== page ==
History.—Of the early history of the Gambia district there is scant mention. At what period the stone circles and pillars (apparently of a “Druidical” character), whose ruins are found at several places along the upper Gambia, were erected is not known. Those at Lamin Koto, on the right bank of the river opposite McCarthy’s Island, are still in good preservation, and are an object of veneration to the Mahommedans (see Geog. Journ. vol. xii., 1898). The country appears to have formed part, successively, of the states of Ghana, Melle and Songhoi. The relations, political and commercial, of the natives were all with the north and east; consequently no large town was founded on the banks of the river, nor any trade carried on (before the coming of the white man) by vessels sailing the ocean. About the 11th century the district came under Mahommedan influence.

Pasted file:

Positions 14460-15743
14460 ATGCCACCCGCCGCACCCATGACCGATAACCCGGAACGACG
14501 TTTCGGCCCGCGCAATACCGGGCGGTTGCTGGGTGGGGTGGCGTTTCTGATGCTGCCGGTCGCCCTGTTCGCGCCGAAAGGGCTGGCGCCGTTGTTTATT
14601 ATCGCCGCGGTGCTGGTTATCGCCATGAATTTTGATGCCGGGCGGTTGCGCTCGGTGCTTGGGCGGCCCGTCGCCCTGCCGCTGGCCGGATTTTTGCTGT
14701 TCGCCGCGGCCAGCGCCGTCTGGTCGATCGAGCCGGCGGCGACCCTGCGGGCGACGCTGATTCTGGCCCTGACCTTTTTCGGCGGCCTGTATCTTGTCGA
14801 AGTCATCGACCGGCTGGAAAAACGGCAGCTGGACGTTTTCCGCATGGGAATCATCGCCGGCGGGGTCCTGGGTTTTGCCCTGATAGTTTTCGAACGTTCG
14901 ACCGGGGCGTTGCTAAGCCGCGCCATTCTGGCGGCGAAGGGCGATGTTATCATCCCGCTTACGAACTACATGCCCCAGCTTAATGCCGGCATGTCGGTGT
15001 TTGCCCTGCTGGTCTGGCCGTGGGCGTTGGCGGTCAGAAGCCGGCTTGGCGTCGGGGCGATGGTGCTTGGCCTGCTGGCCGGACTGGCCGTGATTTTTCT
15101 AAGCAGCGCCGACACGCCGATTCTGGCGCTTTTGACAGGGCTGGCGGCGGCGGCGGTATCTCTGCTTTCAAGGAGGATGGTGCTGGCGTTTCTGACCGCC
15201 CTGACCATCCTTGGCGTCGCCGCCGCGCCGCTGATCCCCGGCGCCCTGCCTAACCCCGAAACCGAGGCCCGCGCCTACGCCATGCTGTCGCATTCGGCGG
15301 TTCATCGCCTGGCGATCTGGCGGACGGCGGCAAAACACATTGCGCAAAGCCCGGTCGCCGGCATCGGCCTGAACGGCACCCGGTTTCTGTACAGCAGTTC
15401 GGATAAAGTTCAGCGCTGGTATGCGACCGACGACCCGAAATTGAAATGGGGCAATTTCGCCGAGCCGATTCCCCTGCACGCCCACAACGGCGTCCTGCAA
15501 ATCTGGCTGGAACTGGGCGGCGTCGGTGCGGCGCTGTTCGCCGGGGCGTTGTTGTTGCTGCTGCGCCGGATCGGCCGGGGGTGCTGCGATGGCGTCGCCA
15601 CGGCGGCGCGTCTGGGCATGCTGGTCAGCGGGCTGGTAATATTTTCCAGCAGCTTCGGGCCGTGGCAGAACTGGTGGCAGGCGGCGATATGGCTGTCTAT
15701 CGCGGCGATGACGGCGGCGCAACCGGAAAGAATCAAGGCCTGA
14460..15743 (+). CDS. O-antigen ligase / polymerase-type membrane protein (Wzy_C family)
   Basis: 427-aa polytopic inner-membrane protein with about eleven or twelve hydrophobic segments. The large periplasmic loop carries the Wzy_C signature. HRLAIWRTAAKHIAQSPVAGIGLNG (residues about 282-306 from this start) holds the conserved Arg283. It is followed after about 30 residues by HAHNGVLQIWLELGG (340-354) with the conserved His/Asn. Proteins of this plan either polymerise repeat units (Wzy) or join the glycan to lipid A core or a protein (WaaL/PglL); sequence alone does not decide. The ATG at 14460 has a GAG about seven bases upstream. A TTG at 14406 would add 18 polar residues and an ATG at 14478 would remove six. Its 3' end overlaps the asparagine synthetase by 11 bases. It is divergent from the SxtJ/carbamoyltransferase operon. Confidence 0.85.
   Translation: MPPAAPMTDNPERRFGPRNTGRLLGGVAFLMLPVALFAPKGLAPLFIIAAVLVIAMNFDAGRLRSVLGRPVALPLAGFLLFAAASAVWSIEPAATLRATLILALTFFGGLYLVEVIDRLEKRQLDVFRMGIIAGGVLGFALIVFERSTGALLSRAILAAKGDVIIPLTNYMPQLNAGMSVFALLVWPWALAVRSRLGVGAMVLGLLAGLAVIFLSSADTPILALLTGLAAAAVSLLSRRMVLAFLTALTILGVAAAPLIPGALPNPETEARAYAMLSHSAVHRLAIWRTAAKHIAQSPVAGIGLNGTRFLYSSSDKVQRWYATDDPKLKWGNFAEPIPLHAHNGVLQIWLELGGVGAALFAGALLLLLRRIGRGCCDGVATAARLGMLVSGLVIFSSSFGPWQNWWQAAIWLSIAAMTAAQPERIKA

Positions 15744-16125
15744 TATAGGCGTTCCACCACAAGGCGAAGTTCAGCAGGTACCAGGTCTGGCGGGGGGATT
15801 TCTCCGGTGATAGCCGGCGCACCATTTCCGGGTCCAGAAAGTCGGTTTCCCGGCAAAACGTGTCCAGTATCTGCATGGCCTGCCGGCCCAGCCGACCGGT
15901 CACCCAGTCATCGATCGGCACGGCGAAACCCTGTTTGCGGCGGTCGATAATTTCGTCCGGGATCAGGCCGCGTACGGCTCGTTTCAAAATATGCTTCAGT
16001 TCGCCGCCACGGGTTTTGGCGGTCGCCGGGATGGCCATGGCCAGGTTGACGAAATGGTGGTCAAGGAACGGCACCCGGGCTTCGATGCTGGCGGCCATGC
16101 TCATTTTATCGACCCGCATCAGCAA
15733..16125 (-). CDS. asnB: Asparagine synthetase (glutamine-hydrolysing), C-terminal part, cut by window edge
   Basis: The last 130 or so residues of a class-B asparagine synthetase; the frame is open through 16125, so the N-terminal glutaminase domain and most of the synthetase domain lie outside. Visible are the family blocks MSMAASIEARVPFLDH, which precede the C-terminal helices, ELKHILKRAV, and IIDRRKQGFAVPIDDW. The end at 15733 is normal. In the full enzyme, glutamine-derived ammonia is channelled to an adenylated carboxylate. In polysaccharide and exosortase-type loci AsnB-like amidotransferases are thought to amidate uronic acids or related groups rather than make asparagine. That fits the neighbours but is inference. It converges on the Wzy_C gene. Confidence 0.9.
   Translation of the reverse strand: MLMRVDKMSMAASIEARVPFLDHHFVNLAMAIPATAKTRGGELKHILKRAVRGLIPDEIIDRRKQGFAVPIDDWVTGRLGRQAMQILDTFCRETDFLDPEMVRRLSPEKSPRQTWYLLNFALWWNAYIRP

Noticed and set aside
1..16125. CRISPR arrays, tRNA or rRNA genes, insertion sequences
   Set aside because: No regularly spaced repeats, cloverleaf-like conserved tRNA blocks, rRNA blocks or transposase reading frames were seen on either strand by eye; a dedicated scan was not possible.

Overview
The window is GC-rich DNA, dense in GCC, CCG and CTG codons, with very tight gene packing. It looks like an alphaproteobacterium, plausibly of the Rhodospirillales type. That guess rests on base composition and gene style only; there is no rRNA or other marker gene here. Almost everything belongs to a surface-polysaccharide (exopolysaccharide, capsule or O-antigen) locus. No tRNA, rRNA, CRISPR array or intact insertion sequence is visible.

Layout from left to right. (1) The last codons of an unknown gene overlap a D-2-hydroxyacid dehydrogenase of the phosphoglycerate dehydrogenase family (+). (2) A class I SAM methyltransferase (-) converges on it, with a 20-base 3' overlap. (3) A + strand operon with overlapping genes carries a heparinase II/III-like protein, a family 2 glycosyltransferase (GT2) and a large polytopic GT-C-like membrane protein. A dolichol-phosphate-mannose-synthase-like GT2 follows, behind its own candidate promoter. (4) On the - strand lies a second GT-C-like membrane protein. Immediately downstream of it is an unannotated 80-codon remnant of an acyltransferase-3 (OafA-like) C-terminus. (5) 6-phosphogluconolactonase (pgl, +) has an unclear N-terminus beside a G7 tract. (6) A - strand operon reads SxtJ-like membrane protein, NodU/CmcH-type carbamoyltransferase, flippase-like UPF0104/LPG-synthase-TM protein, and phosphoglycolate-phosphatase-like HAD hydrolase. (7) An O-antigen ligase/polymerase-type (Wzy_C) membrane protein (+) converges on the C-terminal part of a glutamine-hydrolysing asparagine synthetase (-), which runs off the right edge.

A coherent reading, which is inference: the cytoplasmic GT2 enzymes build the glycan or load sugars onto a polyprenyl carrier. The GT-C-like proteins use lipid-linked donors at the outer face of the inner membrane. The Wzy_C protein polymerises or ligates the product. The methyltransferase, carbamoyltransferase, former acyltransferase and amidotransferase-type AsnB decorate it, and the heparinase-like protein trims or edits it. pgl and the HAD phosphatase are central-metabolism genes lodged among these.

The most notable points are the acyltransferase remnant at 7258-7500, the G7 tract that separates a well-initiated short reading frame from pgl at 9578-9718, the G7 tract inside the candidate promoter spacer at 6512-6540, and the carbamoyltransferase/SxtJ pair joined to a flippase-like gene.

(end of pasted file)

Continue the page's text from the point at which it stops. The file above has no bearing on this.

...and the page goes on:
The Portuguese visited the Gambia in the 15th century, and in the beginning of the 16th century were trading in the lower river. Embassies were sent from the Portuguese stations inland to Melle to open up trade with the interior, but about the middle of the century this trade—apparently mostly in gold and slaves—declined. At the end of the century the river was known as the resort of banished men and fugitives from Portugal and Spain. It was on the initiative of Portuguese living in England that Queen Elizabeth, in 1588, granted a patent to “certain merchants of Exeter and others of the west parts and of London for a trade to the river of Senega and Gambra in Guinea.” This company was granted a monopoly of trade for ten years. Its operations led to no permanent settlement in the Gambia. In 1618 James I. granted a charter to another company named “The Company of Adventurers of London trading into Africa,” and formed at the instigation of Sir Robert Rich, afterwards earl of Warwick, for trade with the Gambia and the Gold Coast. This company sought to open up trade with Timbuktu, then believed to be a great mart for gold, which reached the lower Gambia in considerable quantities. With this object George Thompson (a merchant who had traded with Barbary) was sent out in the “Catherine,” and ascended the Gambia in his ship to Kassan, a Portuguese trading town, thence continuing his journey in small boats. In his absence the “Catherine” was seized and the crew murdered by Portuguese and half-castes, and Thompson himself was later on murdered by natives. Two years afterwards Richard Jobson, another agent of the Company of Adventurers, advanced beyond the falls of Barraconda; and he was followed, about forty years later, by Vermuyden, a Dutch merchant, who on his return to Europe asserted that he had reached a country full of gold.